https://www.youtube.com/watch?v=BskPOuO_x4I&list=PLcpGhWQ2tkoPXNnZGT_xJkgeYmLAQXcEd&ab_channel=Shirley%C8%98erban

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That’s amazing. Thanks for sharing

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I’ll be there, Professor. Look forward to your class!

tom j...birmingham, al

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I’m looking forward to this. Thank you for the opportunity.

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Thank you Prof. Reich for making this course available to everyone. I hope Jerome Powell will take the time to attend all 14 sessions.

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I hope MrPowell takes the course also.

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I will try to take the class. Hopefully I can take the time to be regular, but who knows. I teach and sometimes the tasks fill up all the minutes in a week. I do have a question I hope you will answer in either another column or in the course. You stated that you do not believe wealth is a zero sum game, but power is. Perhaps you can explain this, but I have always argued, from an ecological perspective, that wealth is a zero sum game. The planet is finite. Resources are finite and can be both depleted or even used up. If individuals (millionaires and billionaires to quote Bernie) accumulate more, they leave less available for others. Natural resources and human resources have limits, and if they exceed those limits then inevitably the result is overshoot and collapse. Evidence indicates, strongly and urgently, that we are at the top or even on the descending slope of overshoot and heading toward collapse without a major reduction in resource use and accumulation. The wealthy are more responsible for creating this problem and for implementing a solution, which means voluntarily, or through coercion, reducing their local, regional and planetary impact. So how is wealth not a zero sum, or even a negative, game?

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The planet's resources are finite, but our blessed planet has been able to support millions of species for millions of years. Today this diversity is in peril because one species has gained unprecedented power, and it is using it unwisely. Power can be shared and restrained.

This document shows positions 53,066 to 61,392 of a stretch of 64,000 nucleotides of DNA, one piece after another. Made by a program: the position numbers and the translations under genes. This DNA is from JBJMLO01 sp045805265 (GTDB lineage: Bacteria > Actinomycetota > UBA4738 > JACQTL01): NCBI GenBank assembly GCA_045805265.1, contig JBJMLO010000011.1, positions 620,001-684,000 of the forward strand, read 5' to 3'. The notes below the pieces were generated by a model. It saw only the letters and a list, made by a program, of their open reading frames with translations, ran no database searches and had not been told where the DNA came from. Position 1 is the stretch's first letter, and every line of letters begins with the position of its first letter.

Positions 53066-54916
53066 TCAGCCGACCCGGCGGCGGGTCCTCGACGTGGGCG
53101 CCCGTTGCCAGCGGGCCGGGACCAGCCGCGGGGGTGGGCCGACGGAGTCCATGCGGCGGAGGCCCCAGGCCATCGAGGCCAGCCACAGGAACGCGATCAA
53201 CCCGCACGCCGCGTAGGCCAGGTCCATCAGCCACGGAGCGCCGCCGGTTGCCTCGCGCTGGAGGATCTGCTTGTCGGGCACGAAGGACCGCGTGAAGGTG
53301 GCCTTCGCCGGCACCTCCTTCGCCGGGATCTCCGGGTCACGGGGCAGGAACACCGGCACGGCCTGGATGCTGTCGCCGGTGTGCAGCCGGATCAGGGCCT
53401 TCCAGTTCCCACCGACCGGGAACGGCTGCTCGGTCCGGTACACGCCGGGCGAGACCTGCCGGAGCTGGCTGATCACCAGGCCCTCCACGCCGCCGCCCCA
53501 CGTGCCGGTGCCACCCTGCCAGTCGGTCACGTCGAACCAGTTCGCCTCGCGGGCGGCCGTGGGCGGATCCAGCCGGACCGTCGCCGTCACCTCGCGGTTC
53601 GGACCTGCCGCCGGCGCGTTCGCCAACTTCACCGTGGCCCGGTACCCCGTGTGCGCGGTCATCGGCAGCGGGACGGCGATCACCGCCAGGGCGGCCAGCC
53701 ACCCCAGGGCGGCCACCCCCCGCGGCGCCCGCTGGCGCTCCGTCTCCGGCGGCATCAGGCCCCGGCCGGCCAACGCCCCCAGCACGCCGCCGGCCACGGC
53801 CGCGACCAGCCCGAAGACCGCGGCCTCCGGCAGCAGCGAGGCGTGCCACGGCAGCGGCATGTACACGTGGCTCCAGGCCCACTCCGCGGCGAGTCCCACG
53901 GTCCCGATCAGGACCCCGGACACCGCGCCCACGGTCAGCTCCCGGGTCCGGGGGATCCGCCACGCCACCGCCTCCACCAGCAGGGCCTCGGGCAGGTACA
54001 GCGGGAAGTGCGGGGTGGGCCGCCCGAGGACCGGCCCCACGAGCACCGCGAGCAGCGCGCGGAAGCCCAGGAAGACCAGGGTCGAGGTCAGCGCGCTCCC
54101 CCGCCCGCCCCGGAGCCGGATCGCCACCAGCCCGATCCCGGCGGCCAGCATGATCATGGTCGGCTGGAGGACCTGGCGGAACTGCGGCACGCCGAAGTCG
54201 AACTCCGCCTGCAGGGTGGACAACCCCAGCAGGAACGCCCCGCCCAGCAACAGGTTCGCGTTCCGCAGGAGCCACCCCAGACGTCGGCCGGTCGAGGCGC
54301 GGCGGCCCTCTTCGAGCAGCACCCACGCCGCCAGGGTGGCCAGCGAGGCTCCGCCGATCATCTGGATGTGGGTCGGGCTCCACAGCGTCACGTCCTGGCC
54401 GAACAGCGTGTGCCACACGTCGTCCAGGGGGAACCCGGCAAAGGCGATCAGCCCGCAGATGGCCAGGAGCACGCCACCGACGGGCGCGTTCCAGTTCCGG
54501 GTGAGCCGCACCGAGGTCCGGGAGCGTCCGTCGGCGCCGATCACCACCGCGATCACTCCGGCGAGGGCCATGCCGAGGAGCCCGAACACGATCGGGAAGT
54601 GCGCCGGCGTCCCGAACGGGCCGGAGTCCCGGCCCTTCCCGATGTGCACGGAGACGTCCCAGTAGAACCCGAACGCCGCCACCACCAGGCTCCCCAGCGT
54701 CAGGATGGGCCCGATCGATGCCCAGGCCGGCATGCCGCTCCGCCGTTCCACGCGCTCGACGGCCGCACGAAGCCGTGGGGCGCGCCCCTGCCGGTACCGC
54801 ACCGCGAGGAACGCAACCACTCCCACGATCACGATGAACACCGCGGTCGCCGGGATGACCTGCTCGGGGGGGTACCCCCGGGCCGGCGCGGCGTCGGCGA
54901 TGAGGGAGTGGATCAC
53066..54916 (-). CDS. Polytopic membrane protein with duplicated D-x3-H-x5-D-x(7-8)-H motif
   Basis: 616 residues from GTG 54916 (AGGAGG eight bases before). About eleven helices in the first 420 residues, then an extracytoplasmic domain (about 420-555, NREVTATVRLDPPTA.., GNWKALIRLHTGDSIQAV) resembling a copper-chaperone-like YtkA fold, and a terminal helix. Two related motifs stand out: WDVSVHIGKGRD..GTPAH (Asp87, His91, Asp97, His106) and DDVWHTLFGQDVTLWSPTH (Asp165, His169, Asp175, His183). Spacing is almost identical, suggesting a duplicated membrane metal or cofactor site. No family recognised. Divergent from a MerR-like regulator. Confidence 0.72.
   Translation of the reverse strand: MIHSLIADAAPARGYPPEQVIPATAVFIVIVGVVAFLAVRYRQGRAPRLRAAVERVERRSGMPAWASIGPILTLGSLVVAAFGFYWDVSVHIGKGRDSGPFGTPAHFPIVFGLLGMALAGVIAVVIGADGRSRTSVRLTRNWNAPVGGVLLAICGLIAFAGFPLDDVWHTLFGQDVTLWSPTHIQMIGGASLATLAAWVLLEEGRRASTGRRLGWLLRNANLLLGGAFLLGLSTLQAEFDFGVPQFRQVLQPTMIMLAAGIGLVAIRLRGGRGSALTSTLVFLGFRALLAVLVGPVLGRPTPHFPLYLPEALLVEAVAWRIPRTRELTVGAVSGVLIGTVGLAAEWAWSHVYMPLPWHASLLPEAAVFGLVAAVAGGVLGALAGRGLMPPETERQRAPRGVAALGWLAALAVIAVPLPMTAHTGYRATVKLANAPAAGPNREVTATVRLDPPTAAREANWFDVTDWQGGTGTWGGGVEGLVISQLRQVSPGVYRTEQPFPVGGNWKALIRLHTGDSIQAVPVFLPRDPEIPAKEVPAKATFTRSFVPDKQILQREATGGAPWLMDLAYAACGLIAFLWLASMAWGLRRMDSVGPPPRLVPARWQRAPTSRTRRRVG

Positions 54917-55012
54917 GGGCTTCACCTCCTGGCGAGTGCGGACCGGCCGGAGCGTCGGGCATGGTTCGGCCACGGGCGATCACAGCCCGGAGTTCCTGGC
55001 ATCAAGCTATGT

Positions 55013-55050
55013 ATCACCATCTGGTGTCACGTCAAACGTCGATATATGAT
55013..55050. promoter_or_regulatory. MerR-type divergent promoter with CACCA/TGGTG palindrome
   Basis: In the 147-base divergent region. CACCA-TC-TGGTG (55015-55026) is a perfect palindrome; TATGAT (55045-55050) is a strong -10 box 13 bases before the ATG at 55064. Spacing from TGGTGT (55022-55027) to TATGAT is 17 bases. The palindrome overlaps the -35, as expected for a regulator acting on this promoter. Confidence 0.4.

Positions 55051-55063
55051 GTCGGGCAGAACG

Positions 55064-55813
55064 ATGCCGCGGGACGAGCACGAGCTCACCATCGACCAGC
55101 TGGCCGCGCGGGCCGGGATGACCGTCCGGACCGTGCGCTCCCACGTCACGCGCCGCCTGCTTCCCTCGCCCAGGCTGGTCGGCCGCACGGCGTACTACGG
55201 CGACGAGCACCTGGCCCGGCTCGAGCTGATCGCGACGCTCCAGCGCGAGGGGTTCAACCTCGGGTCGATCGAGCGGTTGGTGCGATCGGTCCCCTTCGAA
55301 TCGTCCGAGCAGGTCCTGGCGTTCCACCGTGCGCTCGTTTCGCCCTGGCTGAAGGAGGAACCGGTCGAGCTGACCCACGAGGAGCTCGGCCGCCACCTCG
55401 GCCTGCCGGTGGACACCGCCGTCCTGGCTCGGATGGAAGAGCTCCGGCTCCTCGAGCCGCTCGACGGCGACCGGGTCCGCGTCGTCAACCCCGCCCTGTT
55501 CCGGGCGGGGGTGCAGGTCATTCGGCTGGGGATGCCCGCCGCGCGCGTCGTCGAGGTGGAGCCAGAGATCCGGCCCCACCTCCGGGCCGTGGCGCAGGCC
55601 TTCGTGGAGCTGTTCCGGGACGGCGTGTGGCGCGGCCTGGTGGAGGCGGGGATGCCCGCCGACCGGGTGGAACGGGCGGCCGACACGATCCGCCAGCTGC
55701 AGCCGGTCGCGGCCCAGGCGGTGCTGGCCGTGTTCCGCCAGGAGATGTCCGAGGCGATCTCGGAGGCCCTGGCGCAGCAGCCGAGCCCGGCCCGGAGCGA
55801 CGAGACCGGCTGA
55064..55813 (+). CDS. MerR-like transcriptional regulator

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Absolutely appreciate and love your wonderful proficient knowledgeable information that you share with your readers! Some days it is my only hope of understanding this wonderful Democratic Republic and what has caused this wonderful country of ours to be so crazy and stressful currently! I’m coming to the winter of my life and am so concerned that the rest of my life, my children’s life, my grandchildren, and future generations will not have their freedom as my generation has experienced!

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This is one of the most engaging classes I have ever taken. I recommend it. Wealth, poverty, limits to inequality, limits to growth (planet aint finite).

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Thanks Professor. I plan to be there. I'm also with Paul Palmer (below). Wealth (or rather economic power) can - and must - be separated from political power (which in a democracy rests exclusively with the demos). The key is curing ourselves of the delusion that elections = democracy. Elections = oligarchy and this fact was universally recognized right up to 1787 (and the Founders' coup). Elections are the mechanism by which the oligarchy maintains itself against the demos. In a genuine democracy, you can have economic power or you can have political power - but you can't have both.

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I'm so excited! You must have read my mind. I just purchased "Poverty by America" by Matthew Desmond. Perfect timing! Thank you so much for giving all you do for so many. Your are correct, very few things are as important to a Democracy as education! Really looking forward to your class!

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Me, too. Like Professor Reich, sociologist Desmond is an accessible teacher.